Things've been far too interesting the last three days and I've been too tired to log anything. Today, after a 3km hike to an abandoned Gold Rush-age stopping point outside modern-day Whitehorse, I'm ready to catch up.
First, if you're planning on using The Milepost as your road guide for your own Yukon or Alaska trip, there are a few corrections you'll need. At least three places that might have been critical fueling sites have closed since our 2012 issue of The Milepost was printed. If interested, PM me when we return and I'll tell you about them.
Our stay at Strawberry Flats was enjoyable and we went to bed the second night having decided we'd stay a third night, but we woke up Wednesday morning ready to press on. The roads continued to be mostly excellent and immensely scenic, though the chipseal patches were plentiful. We stopped at Liard River Hot Springs so Courty could soak a bit (hot springs aren't my thing). We recommend that you plan to stop there if you travel this way, but don't plan to camp there. The mosquitoes are thick and hungry and evidently radio-dispatched, for they descend on you in squadrons as soon as you step on the boardwalk from the parking lot to the pool. It was breezy, which helped dispel the sulfurous smell a bit.
The road from there to Watson Creek gets better as the chipsealing places thin out. Along the way we saw brown bears, black bears, wild horses, and several herds of Woodland Bison in the right of way. None were actually on the road as we traveled through, but many were close enough we thought it prudent to slow down when passing. One black bear was close enough that the slipstream from the semi ahead of us bowled him over and he rolled down the ditch. It's been wetter and cooler than usual this year and the berries the bears depend on are scarce, so they're fortifying their diet by moving into settled areas. The radio today told of a Whitehorse break-in perpetrated by a bear, who then menaced an RCMP officer and was killed. Don't mess with bears OR the RCMP.
The Cassiar mountain range we were passing through is beautiful; every curve and hilltop provides a new gasp of awe at the rugged beauty of the countryside.
Gas at Contact Creek was the cheapest we'd bought in days; ask the locals for current recommendations.
We were planning to stop for the night at Watson Creek but got there early enough that we decided to go a bit farther, and drove on to Rancheria, which isn't a town at all, but a motel, gas station, restaurant and RV park. Wi-Fi and showers were advertised, but what we got were the Dogpatch versions of them. Wi-fi is only available in the restaurant, and for showers they let us use a bathroom in one of the many empty motel rooms. Even though the laughingly labeled "RV park" was less than cheery, it was paradise next to the motel room. Does the name "Bates Motel" conjure any images? Then you get the idea.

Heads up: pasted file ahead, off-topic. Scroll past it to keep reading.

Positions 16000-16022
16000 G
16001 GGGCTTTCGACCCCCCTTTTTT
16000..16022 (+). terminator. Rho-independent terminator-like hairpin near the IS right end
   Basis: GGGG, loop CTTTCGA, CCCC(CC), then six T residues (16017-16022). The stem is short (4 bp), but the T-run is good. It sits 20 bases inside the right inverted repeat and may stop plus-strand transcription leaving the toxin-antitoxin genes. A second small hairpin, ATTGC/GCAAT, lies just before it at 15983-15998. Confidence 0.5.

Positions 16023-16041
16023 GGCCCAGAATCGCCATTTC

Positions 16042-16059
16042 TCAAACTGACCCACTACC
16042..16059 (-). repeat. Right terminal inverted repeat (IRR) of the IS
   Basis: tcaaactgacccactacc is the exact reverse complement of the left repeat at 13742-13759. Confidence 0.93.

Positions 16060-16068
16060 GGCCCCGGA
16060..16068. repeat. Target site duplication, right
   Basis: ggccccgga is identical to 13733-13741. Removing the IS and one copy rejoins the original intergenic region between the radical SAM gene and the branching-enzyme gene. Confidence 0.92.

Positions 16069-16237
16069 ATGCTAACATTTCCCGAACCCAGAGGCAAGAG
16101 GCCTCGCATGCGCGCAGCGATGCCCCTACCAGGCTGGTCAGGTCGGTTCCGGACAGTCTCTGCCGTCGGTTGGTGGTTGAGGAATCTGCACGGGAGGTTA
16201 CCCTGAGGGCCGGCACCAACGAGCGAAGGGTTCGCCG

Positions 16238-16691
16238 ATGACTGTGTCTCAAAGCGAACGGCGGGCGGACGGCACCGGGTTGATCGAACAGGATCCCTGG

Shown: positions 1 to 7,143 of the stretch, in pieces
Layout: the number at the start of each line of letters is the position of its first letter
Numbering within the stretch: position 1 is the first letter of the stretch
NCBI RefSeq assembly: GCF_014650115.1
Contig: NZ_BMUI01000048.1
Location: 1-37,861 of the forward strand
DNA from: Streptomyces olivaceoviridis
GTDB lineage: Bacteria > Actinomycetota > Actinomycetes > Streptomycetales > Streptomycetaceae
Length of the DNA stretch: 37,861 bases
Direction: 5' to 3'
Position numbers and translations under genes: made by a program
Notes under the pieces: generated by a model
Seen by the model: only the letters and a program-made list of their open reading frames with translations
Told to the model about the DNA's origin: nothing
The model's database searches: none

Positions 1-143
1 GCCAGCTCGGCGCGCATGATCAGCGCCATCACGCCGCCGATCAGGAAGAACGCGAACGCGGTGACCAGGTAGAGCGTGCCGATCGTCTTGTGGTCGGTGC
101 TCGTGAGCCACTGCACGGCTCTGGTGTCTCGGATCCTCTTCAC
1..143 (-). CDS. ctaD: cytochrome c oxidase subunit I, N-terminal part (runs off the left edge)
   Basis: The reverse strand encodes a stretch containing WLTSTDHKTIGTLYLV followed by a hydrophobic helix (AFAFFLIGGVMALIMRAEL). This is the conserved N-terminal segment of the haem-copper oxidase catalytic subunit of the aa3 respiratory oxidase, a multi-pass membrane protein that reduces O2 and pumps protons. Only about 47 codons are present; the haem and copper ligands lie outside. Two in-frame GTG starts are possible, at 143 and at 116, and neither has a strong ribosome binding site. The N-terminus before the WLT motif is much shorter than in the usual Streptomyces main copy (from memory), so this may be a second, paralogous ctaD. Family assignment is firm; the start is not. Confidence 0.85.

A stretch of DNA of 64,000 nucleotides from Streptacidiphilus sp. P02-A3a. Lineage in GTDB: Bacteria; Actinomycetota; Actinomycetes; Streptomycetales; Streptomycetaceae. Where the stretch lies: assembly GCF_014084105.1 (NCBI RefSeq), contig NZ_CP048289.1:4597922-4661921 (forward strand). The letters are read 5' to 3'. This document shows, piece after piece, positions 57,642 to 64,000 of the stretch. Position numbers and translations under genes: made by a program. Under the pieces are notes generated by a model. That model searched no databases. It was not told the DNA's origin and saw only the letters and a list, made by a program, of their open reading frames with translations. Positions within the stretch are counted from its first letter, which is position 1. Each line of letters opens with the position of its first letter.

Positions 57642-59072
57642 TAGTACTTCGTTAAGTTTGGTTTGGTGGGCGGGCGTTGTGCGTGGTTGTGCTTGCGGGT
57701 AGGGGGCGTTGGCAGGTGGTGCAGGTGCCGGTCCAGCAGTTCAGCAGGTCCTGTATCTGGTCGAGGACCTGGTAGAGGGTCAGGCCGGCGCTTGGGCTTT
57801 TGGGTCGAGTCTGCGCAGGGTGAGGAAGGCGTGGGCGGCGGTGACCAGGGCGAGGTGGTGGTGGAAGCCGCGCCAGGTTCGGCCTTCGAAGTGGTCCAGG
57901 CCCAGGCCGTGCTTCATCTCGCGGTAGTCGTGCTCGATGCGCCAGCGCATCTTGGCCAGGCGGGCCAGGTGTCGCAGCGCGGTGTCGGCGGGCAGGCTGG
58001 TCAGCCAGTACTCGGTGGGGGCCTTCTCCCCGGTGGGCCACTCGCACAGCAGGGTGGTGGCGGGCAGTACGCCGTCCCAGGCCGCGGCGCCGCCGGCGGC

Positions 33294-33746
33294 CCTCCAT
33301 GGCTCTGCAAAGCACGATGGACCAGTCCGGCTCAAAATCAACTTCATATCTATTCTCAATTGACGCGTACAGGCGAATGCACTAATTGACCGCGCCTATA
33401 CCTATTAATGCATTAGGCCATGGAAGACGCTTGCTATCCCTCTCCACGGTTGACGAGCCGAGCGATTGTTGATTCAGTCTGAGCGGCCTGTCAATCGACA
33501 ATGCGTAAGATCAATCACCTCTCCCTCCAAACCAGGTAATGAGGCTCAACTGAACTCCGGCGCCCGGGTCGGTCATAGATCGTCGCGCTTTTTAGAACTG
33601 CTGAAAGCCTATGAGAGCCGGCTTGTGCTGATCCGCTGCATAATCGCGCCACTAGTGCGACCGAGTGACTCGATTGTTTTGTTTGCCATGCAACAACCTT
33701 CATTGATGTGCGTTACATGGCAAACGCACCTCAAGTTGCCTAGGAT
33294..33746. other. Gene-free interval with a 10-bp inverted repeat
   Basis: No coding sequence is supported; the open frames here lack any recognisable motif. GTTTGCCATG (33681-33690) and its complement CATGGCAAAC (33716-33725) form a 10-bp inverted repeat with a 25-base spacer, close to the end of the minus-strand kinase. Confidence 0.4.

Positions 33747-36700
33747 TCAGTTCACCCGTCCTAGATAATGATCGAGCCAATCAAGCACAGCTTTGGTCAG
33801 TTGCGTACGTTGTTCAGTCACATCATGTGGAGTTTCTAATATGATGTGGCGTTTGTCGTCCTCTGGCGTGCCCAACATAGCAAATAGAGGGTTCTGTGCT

After a forgettable night whose only bright feature was a chance to upload a portion of the log to the Forum, we went on toward Whitehorse. We've been seeing lots of bikers along the way, so be prepared to share the road with lots of bikes, both motorized and non-motorized varieties. Give bicyclists a full lane when passing, and don't crowd up behind motorcycles. Both kinds of bikers need a little room to make a mistake without getting killed for it.
Teslin, on Lake Teslin, is a picturesque sight as you wind down from the heights into the town. They provide a convenient pullout with signage just before you cross what I think is the longest bridge on the highway. It's a great photo op. At Teslin, another relatively cheap gas stop is at the Yukon Motel, where they give people with campers a 4-cent/litre discount on gas. Staff is friendly there, too, they asked me to say. Next to the motel is a museum, which we passed up only to find out later we should have visited, but we were hot to go on about 3 miles up the road to the Tlingit Cultural Heritage Centre. This is a good place to stop, plenty of room for parking, a nice new timber building, and quite sophisticated displays and video presentations. If you stop, ask to have Arent (rhymes with Erin) show you around. This social-worker-to-be is a member of the Tlingit First Nation and a knowledgeable and personable young woman. Visit the gift shop to buy some Bug Dope Soap, a homemade local concoction of ingredients that you can use to wash yourself or your dishes. Its big feature is that it repels mosquitos. We bought some--it works, and it smells nice too.